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Awakening St. Louis to history of racism

Freedom School participants sit in a circle
Photo: Caylee Dodson / AFSC

AFSC held its first St. Louis Freedom School in the weeks after Mike Brown was killed. Joshua Saleem, program director, explains how a structural analysis of racism can help the community heal:

In 1847, the state of Missouri made it illegal for African-Americans, enslaved or free, to learn how to read. “No person shall keep or teach any school for the instruction of negroes or mulattoes, in reading or writing, in this State,” the Missouri Legislature declared. In response, former slave John Merry Beacham established a “School for Freedom” in the middle of the Mississippi River. The river, technically federal property, allowed students to learn despite Missouri’s racist law. To reach this freedom school, they had to travel by row boat from St. Louis.

One hundred and seventy years later, St. Louis is again in need of a freedom school.

In the wake of Mike Brown’s shooting and subsequent protests, many across the country are interested in helping the local Ferguson community heal. Some have offered afterschool programs, employment opportunities, and food drives for residents. These efforts are noble, but the community also needs real healing and lasting peace.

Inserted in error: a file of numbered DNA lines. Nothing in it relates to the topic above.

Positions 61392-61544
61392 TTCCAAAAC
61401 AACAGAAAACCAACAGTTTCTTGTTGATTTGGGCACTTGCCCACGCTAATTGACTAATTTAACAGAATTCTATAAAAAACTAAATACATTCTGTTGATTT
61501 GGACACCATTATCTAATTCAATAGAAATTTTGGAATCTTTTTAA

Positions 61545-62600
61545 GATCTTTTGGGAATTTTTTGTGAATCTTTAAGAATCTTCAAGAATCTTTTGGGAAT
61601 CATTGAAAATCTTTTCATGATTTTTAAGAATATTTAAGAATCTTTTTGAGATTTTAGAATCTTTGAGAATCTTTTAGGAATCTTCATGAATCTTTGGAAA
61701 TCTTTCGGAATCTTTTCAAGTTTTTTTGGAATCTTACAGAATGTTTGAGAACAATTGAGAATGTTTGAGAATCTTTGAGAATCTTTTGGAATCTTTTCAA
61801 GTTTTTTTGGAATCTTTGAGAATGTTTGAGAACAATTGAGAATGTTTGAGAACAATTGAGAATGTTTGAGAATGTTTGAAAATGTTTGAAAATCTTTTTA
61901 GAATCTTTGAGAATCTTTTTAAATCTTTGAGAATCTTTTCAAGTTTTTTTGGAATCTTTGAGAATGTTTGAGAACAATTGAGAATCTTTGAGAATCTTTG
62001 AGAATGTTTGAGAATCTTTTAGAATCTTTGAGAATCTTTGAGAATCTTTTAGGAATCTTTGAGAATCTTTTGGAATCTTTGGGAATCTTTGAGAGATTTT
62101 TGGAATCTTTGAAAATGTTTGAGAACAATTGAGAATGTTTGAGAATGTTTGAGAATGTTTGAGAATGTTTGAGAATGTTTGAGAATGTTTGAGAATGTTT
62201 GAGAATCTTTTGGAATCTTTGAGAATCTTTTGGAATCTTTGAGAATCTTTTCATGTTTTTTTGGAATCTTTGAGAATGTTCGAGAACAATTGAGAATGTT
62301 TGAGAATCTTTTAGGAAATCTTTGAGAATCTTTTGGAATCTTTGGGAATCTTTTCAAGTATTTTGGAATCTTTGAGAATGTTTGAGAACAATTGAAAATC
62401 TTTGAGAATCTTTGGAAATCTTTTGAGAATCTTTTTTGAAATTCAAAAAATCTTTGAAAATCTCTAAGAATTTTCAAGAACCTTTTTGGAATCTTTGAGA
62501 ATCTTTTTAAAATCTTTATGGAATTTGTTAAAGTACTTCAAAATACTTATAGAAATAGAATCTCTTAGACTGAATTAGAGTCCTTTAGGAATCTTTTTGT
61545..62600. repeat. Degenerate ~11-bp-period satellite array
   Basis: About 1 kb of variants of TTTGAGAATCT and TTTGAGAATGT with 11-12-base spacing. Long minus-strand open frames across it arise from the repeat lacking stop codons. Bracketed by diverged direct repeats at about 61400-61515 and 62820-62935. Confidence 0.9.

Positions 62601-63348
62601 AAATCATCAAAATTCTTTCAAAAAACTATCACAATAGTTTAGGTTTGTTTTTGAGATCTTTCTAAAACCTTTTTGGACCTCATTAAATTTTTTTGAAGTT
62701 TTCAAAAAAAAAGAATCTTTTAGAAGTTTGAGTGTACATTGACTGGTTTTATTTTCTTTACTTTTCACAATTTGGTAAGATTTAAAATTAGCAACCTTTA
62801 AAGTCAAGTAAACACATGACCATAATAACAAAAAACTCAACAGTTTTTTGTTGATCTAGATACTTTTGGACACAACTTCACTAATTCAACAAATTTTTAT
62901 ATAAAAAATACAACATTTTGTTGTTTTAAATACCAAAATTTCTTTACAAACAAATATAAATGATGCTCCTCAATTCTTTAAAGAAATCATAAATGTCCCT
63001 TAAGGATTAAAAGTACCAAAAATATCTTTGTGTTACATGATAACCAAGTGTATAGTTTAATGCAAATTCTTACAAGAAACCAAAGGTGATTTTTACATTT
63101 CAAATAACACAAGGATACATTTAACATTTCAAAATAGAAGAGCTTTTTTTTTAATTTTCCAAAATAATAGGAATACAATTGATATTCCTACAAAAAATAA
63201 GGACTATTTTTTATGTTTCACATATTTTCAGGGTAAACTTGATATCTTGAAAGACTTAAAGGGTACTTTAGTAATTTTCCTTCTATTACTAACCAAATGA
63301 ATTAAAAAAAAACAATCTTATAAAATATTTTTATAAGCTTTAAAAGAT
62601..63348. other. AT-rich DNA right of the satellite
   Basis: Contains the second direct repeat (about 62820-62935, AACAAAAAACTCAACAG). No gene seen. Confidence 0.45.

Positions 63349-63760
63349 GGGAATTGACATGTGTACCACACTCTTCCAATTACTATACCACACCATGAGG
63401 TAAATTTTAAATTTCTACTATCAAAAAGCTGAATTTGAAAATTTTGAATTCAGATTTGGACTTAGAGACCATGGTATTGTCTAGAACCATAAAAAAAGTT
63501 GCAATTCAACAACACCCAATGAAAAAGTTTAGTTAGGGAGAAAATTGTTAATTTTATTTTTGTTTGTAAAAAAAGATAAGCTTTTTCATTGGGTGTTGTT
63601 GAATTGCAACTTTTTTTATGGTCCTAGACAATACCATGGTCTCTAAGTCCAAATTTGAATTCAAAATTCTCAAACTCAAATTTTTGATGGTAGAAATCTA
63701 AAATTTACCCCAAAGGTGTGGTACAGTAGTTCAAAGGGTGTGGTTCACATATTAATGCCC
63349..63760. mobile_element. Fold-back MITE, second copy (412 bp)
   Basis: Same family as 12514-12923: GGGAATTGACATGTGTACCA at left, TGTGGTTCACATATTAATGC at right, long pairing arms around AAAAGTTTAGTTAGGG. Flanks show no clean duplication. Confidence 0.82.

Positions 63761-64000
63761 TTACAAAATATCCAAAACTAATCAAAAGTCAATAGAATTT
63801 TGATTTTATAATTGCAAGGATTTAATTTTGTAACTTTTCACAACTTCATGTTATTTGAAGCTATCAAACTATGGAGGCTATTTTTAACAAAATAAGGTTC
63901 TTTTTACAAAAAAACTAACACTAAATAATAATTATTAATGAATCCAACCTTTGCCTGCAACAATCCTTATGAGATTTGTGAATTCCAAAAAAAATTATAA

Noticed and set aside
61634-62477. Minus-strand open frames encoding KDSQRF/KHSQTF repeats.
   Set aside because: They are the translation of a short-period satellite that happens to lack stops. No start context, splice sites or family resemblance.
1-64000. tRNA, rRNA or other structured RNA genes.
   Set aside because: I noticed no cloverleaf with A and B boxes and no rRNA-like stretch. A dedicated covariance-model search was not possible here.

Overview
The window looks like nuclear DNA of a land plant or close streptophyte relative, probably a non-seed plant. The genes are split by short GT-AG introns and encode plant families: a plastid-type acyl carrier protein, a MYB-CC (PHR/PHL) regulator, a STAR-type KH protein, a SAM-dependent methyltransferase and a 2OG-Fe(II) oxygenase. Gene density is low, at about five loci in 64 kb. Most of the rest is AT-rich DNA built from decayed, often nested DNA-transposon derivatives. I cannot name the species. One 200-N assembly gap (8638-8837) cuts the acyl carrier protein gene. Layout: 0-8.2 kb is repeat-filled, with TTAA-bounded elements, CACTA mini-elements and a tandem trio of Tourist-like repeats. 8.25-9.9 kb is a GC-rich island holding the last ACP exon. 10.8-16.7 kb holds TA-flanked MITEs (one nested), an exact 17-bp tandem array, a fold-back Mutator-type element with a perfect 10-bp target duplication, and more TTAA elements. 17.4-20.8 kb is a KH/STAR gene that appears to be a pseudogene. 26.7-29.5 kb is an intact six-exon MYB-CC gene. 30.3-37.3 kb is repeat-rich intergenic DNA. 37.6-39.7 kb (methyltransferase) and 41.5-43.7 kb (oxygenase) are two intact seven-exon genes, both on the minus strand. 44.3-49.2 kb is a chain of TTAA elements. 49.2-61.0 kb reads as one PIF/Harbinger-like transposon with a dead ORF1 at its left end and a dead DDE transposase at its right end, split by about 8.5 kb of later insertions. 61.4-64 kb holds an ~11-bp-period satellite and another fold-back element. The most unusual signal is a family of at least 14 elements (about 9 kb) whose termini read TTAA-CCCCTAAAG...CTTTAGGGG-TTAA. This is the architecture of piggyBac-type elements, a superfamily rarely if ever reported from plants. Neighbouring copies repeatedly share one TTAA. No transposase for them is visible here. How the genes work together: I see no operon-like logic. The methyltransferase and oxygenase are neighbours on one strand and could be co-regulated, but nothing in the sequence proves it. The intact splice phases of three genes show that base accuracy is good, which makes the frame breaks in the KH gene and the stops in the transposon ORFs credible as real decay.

Also in the wake of the Mike Brown shooting and subsequent protests, the history of institutional racism in Ferguson and the St. Louis area has been exposed. These systems and structures are at the root of inequality and injustice in the St. Louis community. A recent report by the Economic Policy Institute put it this way:

This story of racial isolation and disadvantage, enforced by federal, state, and local policies, many of which are no longer practiced, is central to an appreciation of what occurred in Ferguson in August 2014 when African-American protests turned violent after police shot and killed an unarmed black 18-year-old. Policies that are no longer in effect and seemingly have been reformed still cast a long shadow.

It is only by addressing these deeper systemic issues that we will see lasting peace in Ferguson. That is why AFSC’s St. Louis Freedom School is so important today.

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